So you’ve decided how much time you can give, and what role you’d like to have – now we need to make sure that you’re suitable for Scouting.
At this point, you’ve already met the team! They’ve probably mentally fitted you into the team somewhere already, and so will have assessed your character for suitability. As you can imagine, working with children, we need to ensure that everyone is safe at all times.
Disclosure & Barring Service (DBS) Check.
The DBS Check (formerly known as CRB), is performed by The Scouts UK, and requires an amount of data to be entered onto the UK Volunteer Management System (VMS). As part of the DBS check, you will be asked to provide proof of identity (i.e. passport, driving license, ID card), and proof of address (i.e. bank statement, utility bill etc) – these documents are checked by our Group Scout Leader, who will input the neccessary details on to the VMS.
The Scouts UK use the ‘Enhanced DBS with list check’, to assess suitability, which will identify:
- Any convictions or cautions that are unspent.
- Details of all spent and unspect convictions, cautions, reprimands and final warnings (apart from protected convictions and cautions) held on central police records.
- Any additional information held on local police records that is considered relevant to the role in question.
- Entry onto the children barred lists, preventing individuals from working with children.
Please don’t be afraid of the DBS checking process, even if you have past convictions. Only a certain list of convictions are considered grounds for disqualification from a Scouting role – if you are found to have one of those convictions, our Group Scout Leader will speak with you (in confidence), and in some cases the decision can be appealed.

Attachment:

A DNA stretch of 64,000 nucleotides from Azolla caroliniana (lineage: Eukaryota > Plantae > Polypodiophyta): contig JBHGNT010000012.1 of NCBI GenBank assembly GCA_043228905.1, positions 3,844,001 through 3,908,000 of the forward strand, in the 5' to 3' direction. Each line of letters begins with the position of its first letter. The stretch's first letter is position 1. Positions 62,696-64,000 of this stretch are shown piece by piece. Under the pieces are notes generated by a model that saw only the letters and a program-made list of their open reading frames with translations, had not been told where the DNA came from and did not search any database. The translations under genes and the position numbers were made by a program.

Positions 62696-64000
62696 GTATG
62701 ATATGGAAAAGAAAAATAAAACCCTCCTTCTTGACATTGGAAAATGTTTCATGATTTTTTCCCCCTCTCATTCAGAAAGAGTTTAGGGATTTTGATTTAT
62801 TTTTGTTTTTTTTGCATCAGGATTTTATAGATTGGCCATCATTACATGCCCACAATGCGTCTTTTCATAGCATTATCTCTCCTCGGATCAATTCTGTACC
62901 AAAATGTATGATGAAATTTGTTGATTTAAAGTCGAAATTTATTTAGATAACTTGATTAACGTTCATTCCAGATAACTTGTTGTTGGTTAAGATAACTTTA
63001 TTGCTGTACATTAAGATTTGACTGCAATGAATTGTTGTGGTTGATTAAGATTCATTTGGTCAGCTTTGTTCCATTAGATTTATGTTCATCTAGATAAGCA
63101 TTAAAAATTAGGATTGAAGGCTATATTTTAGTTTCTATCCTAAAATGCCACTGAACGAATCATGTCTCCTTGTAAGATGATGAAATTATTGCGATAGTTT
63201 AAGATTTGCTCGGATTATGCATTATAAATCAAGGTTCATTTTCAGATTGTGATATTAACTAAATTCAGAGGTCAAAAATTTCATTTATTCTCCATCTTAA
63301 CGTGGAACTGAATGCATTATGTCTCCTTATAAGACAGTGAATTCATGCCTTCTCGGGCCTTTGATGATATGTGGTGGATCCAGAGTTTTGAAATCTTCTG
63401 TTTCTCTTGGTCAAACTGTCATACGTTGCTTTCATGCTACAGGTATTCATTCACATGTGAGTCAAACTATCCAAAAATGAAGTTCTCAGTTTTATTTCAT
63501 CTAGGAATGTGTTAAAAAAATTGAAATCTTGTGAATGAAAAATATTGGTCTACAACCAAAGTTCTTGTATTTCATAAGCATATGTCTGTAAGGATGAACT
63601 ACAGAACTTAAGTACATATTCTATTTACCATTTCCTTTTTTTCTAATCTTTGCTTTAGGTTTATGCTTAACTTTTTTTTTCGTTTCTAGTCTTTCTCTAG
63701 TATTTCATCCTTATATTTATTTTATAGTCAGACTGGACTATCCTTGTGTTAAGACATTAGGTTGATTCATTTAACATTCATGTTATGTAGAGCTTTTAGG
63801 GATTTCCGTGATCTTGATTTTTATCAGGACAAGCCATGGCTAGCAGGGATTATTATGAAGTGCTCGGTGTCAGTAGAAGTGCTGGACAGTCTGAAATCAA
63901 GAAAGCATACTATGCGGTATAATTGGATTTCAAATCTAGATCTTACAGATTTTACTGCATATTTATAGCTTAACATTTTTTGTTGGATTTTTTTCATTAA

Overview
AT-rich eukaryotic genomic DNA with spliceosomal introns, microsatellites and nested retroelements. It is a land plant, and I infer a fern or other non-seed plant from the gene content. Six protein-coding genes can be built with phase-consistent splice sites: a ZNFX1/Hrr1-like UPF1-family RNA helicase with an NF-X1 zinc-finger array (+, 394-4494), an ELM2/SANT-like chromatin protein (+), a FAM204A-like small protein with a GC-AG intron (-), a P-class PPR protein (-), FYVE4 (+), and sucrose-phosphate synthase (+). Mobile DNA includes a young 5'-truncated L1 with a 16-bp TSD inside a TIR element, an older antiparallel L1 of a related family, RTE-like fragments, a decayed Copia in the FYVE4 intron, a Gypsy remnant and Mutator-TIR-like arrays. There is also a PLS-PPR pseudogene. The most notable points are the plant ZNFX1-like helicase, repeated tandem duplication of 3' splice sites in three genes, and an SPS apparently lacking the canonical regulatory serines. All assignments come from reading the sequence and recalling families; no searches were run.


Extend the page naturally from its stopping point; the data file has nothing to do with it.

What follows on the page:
Some, but not all, roles in Scouting require a couple of character references. These will normally be people who have known you for a while and can give an accurate assessment of you as a person.
District Appointments Advisory Committee (AAC) Meeting
Some, but not all, roles in Scouting require a short meeting with our AAC members. You’ve come this far, and we’ve already invested a huge amount of time (and money) on you. The AAC meeting is an informal chat to find out what exactly you want to give to and get out of Scouting, and your opportunity to ask questions of someone outside of the group. If they’re available, this is also your opportunity to meet the District Commissioner for another informal chat, and questions opportunity. Usually, you’ll also meet with the District Traning Manager (TM), to discuss the training required for the role (if any).
Assuming you’ve passed through all of those checks (as neccessary), you’ll then be given the appropriate appointment, and you can proceed on your journey into Scouting and get some training….